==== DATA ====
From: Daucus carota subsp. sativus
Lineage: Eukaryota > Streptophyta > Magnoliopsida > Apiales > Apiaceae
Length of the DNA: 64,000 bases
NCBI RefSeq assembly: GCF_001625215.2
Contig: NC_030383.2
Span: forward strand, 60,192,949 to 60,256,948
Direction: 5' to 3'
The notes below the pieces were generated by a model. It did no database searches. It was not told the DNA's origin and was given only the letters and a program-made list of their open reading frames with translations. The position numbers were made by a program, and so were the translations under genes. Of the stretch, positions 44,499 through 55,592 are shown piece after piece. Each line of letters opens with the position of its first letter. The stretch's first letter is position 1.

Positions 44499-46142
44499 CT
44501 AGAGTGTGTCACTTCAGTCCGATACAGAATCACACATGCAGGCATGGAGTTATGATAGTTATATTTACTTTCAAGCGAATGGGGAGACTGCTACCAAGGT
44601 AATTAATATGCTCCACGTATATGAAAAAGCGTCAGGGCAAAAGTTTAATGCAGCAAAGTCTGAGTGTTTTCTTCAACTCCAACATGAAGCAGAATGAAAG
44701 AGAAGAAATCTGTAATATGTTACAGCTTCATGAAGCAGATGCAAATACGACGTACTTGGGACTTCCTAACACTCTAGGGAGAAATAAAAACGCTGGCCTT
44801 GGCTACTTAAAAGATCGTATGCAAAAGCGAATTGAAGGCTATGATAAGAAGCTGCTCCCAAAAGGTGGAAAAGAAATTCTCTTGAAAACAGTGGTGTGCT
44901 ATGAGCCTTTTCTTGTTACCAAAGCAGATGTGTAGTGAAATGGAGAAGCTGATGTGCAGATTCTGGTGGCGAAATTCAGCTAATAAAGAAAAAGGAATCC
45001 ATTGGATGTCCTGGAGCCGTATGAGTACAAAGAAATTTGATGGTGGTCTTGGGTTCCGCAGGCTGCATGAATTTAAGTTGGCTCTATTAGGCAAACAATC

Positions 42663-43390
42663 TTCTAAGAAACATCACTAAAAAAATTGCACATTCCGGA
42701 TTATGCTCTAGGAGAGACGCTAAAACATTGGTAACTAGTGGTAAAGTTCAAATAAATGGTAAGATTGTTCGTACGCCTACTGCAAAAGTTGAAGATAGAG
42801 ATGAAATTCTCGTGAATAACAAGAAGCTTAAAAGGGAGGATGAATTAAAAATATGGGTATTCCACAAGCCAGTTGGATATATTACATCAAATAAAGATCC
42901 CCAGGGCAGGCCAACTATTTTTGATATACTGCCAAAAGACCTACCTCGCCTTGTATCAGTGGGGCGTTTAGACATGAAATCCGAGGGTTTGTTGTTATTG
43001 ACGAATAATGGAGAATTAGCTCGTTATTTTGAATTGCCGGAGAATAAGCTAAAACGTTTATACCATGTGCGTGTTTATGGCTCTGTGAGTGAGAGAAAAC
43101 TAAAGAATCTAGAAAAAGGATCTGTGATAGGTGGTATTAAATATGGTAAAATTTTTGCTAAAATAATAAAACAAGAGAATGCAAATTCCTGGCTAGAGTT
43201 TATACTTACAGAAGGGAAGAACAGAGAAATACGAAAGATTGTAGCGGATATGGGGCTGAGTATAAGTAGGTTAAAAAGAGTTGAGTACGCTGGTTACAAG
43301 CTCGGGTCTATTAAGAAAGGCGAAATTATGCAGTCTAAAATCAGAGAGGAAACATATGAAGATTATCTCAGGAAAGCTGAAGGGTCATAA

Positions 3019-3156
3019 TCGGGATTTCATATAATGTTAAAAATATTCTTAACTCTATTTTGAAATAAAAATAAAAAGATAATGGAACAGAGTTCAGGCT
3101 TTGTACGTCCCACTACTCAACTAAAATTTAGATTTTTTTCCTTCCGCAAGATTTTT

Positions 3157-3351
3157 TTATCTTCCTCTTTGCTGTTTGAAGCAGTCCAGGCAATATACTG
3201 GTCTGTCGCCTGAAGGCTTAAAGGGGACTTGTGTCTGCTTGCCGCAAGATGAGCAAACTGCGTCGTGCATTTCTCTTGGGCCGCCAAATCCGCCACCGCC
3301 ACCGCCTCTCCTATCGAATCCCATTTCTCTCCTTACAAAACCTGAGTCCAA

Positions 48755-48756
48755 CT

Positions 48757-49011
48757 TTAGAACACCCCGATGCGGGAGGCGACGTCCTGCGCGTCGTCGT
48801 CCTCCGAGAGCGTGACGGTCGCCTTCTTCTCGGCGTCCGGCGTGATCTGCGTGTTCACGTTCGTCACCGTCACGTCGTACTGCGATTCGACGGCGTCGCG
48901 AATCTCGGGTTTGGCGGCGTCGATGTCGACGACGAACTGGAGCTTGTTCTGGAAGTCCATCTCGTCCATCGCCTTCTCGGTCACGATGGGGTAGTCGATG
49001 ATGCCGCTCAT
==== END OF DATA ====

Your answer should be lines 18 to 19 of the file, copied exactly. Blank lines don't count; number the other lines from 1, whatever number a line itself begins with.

42663 TTCTAAGAAACATCACTAAAAAAATTGCACATTCCGGA
42701 TTATGCTCTAGGAGAGACGCTAAAACATTGGTAACTAGTGGTAAAGTTCAAATAAATGGTAAGATTGTTCGTACGCCTACTGCAAAAGTTGAAGATAGAG